So, from Cameron’s perspective, Swiss Avenue is a unique place, but it doesn’t present many more challenges than other historic areas of Dallas, such as Hollywood Heights, Junius Heights, Munger Place, Winnetka Heights — all of which require homeowners to meet specific historic standards when renovating these homes.

5314 Swiss Living

Now, the first part of the question asks why these homes have been on the market for a long time. There are four Swiss Avenue properties listed right now, with the most recent listing having been on the market for just 50 days, and the oldest being on MLS for 291 days. Two of them are listed with Elizabeth Mast and Robby Sturgeon of Coldwell Banker Residential Brokerage of Lakewood/Northeast Dallas. Here’s what these two Realtors had to say about listing on Swiss Avenue (emphasis added).

We have experienced a large uptick in the real estate market in general, and East Dallas in particular has increased in popularity because of its close proximity to Downtown.  Our recent sales show that homeowners on Swiss Avenue, for many different reasons, are downsizing and are now taking advantage of this robust market.

It may seem that many of these homes are on the market longer than others in the area, but the truth is that these homes appeal to very special buyers; buyers who value the diversification and uniqueness of a historic district, and the architectural detail that cannot not be replicated today.   It’s also important to mention that many of these homes are greatly sought after, and are sold as private sales.

While many of the homes are nearly a century old and require ongoing maintenance, they are always a labor of love for their owners.  It is that very shared interest and passion that brings the Swiss Avenue Historic District together as a neighborhood.  The advantage to marketing an historic district like Swiss Avenue is the opportunity to share with others the history and stories that make each home unlike any other. The incredible sense of community and true neighborhood feel make Swiss Avenue stand apart.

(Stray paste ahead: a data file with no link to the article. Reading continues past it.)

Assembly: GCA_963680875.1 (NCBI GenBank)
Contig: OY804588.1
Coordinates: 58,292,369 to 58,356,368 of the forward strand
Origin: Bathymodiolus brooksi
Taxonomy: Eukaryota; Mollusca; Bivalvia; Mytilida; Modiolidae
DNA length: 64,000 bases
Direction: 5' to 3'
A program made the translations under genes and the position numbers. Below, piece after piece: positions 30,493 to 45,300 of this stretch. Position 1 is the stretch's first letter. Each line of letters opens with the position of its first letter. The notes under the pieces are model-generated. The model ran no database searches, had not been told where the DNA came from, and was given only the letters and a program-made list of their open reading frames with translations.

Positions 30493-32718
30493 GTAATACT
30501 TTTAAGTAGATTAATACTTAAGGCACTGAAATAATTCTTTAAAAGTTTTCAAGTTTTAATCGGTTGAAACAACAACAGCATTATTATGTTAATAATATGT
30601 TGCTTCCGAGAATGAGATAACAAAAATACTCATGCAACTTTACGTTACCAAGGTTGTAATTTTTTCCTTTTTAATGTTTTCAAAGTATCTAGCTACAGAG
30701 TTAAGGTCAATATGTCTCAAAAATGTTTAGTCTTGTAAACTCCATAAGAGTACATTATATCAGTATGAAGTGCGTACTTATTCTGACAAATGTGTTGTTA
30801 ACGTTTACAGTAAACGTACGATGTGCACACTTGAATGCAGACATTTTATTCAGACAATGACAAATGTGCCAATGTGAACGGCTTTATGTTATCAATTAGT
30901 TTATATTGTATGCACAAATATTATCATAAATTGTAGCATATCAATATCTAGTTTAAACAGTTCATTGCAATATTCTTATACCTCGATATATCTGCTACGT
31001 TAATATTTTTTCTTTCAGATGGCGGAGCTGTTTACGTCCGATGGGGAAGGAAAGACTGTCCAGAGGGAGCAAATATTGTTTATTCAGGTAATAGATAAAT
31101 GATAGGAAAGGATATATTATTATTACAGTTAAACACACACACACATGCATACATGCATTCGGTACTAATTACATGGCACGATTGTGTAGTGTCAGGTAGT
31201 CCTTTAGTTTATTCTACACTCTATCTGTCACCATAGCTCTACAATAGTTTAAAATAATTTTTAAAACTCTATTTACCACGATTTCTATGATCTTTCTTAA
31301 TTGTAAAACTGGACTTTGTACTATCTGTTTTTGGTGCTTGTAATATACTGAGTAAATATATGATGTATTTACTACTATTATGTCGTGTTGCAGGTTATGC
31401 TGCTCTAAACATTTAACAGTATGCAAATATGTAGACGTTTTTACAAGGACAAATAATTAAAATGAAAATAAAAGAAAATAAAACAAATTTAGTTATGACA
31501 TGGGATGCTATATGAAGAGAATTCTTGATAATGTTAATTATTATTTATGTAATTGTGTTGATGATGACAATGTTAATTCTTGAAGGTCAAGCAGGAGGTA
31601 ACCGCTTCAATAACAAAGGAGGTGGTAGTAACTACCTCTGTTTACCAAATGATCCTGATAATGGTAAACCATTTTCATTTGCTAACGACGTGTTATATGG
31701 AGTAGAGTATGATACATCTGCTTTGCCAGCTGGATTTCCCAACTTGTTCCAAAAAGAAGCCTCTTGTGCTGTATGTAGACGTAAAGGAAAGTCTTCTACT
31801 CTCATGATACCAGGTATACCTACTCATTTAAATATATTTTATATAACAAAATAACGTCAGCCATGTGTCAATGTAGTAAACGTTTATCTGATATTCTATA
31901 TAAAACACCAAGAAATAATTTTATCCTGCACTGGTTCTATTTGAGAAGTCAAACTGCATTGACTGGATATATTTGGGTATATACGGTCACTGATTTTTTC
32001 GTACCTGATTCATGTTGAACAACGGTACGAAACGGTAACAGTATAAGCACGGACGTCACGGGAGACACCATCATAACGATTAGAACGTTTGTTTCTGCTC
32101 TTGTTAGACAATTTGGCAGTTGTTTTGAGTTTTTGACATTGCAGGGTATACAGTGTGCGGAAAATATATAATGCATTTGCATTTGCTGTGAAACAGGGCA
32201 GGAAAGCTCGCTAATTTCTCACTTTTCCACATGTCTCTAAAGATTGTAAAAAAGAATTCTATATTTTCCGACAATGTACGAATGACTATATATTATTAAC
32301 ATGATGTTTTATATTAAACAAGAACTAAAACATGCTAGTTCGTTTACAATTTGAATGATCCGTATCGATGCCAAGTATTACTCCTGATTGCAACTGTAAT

Well, there you have it! I hope we answered your question, reader, and if you’re interested in this incredible home that we’ve shown in this post, it’s 5314 Swiss — a three-bedroom, three-and-a-half-bath beauty marketed by Mast and Sturgeon for a $1.15 million. That’s an absolute steal for a home of this magnitude and in this area.

5314 Swiss Dining 5314 Swiss Master 5314 Swiss Office 5314 Swiss Master Bath 5314 Swiss Garden

For Rent Scam

As more homes hit the market, more rental scams hit CraigsList and other free classified sites, asking for deposits and fees before a potential tenant has seen a contract, or the property for that matter. Scammers are finding plenty of material on home searching sites that they then hijack for their own purposes, which makes this a truly difficult situation for both renters and Realtors.

We asked veteran Realtor, broker and founder of LocalDwelling.com, Colin Lardner, if he had any tips or tricks to help avoid scammers who might poach a listing or photos to bilk an unwitting renter.

“Keep a close tab on the syndicate sites (Trulia, Zillow, etc.) and inform them immediately when you see something wrong,” Lardner offered. “We have also contacted the FBI when we see a poached listing.”

On the flipside, Lardner says that it’s unlikely a scammer will poach listing information from Craigslist. “We have found that higher quality prospects come from other sources,” Lardner said. Still, tenants should watch out for fake listings as “Craigslist seems to get a fair amount of abuse from scam artists.”

But how do homeowners protect themselves from scammers spreading photos and information on their homes all over the Internet? Well, they don’t have too much to worry about, Lardner said, as prospective renters are more often victims of fraud than sellers or homeowners.